Asia's mobile tech-driven healthcare market seen at $7 billion
By Tan Ee Lyn
HONG KONG (Reuters) - Mobile technologies will be increasingly deployed to enable people in Asia to monitor and manage their health, with the market expected to hit $7 billion by 2017, an industry official said.
In parts of Europe and the United States, diabetics can now have doctors monitor their blood sugar levels by punching daily readings into their mobile phones and doctors can provide answers to expectant mothers via short message services (SMS).
Jeanine Vos, who heads the mobile health unit at Global System for Mobile Communications Association (GSMA), said such technologies are finding their way into Asia.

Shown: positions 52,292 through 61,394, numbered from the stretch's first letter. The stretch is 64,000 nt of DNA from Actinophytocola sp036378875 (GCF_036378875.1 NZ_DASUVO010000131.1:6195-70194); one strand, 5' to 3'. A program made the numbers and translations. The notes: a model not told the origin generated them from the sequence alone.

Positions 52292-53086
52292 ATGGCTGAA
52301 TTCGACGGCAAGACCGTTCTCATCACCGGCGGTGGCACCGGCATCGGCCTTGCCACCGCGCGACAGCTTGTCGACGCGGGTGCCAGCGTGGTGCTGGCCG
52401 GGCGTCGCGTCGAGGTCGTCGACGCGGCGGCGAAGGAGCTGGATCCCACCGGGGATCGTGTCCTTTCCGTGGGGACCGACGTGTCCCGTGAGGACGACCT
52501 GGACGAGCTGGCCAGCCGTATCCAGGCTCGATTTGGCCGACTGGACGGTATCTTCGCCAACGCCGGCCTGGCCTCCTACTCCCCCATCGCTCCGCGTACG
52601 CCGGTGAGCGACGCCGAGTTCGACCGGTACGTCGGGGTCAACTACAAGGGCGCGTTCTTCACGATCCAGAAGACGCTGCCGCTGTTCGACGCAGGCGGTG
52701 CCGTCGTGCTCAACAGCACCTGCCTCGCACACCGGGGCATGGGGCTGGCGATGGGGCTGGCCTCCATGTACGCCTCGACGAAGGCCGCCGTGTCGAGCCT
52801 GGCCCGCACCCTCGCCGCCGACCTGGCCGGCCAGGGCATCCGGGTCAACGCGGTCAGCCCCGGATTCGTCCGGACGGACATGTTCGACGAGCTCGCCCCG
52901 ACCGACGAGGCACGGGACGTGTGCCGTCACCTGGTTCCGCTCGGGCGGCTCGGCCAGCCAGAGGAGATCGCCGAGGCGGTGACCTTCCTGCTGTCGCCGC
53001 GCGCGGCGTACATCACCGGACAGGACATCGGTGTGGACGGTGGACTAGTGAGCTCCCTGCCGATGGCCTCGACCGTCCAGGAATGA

GSMA represents nearly 800 mobile operators around the world and 200 other mobile-related companies such as handset makers, software, media and Internet companies.
"We foresee that market opportunities can reach $7 billion by 2017 (from under $500 million now)...We are really at the start of a take-off," Vos told Reuters in an interview.
The figures were derived from a study conducted by GSMA and PricewaterhouseCoopers and will be released in full in December. Fifty-five percent of that amount would involve health monitoring services and 24 percent, diagnostic services.
Companies that stand to gain from the expansion of mobile technologies for healthcare purposes include mobile operators, device manufacturers, software developers and healthcare providers, Vos said.
Companies already providing such services include France Telecom's Orange, Japan's NTT Docomo and India's Apollo Hospitals. Continued...